Dirty Loops trio a product of Swedish system

Dirty Loops comprise (from left) vocalist and keyboardist Jonah Nilsson, bassist Henrik Linder and drummer Aron Mellergardh.
Dirty Loops comprise (from left) vocalist and keyboardist Jonah Nilsson, bassist Henrik Linder and drummer Aron Mellergardh.ST PHOTO: CAROLINE CHIA

It is not the water they drink in Sweden that explains why some of the biggest names in the pop and electronic music world now - including Robyn, Alesso, Swedish House Mafia and Avicii - hail from that country.

Swedish pop-funk trio Dirty Loops, who were in Singapore last Saturday to play at the Formula One Grand Prix concerts at the Padang, say it is due to the country's "culture school" system.

The trio add that they are very much a product of their Nordic homeland's music school system, where it is free for every child to study music.

Bassist Henrik Linder, 29, explains: "You have something called a culture school where you start at nine years old and there's no real pressure. If you don't like it, you can quit. It doesn't force people into something.

"A lot of kids pick up a guitar or a horn or whatever they're into at an early age, and that develops into something. That's the reason why Sweden has so many writers, and so many people are into music."

Dirty Loops, who have been touring as the opening act for Maroon 5, also comprise Jonah Nilsson (vocals/keyboards) and Aron Mellergardh (drums).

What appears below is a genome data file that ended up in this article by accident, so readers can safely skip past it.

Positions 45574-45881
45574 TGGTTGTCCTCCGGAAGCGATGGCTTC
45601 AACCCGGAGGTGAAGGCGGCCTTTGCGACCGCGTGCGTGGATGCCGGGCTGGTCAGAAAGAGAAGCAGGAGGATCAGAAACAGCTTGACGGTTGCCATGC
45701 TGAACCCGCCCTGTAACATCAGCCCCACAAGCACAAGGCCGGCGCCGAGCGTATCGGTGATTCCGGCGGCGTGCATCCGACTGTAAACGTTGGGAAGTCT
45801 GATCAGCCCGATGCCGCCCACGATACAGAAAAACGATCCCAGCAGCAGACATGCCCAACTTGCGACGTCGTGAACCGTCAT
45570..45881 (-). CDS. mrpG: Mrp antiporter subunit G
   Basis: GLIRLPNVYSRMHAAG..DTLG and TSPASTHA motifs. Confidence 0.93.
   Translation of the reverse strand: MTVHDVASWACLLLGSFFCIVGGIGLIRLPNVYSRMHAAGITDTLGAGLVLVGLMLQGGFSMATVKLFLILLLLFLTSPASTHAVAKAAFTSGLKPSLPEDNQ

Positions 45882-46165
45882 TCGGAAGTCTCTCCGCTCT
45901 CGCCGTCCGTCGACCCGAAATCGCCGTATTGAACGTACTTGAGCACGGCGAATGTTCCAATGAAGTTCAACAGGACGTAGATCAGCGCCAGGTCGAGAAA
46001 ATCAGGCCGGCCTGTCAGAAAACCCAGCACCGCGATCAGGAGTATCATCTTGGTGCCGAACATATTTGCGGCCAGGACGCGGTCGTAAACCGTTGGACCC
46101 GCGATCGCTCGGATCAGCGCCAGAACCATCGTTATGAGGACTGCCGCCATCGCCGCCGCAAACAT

Nilsson, 27, reveals that he started on the double bass when he was eight, but quipped: " I never got anywhere because the teacher was never any good."

Linder began playing the piano when he was four years old and switched to the bass when he was in culture school. Mellergardh has been on the drums since he was nine.

It further helped the trio that they come from musical families. Says Mellergardh, 28: "For all of us, music has always been in our environment. All our parents were amateur, semi-professional musicians."

About four years ago, they rose to fame with their popular jazz-funk YouTube covers of pop music hits such as Justin Bieber's Baby, Adele's Rolling In The Deep and Lady Gaga's Just Dance.

Meeting "hitman" David Foster took them to the next level. The Canadian music producer, who has been behind many hits including those by Celine Dion and Chaka Khan, introduced the band as part of his David Foster And Friends tour in Singapore in 2012.

It was Dirty Loops' first show in Asia, and Linder admitted to being "really, really nervous".

Since their covers have brought them initial recognition, their original songs, namely Hit Me from their 2014 album Loopified, have found success in countries such as Japan and South Korea.

Touring with an internationally renowned band such as Maroon 5, which headlined the F1 concerts last Saturday, has inspired the trio.

Linder says: "It's nice to see what they say in between songs, and their body language, because they've done so many arena shows and stuff like that, so it's been like going to school.

"We want to get there at some point as well. It's definitely very inspiring, it makes you want to work harder."

Right now, their focus is to create their own material, according to Nilsson, who adds that their first smash hit is coming.

"There's nothing stopping us, but ourselves."

A version of this article appeared in the print edition of The Straits Times on September 23, 2015, with the headline 'Dirty Loops trio a product of Swedish system'. Print Edition | Subscribe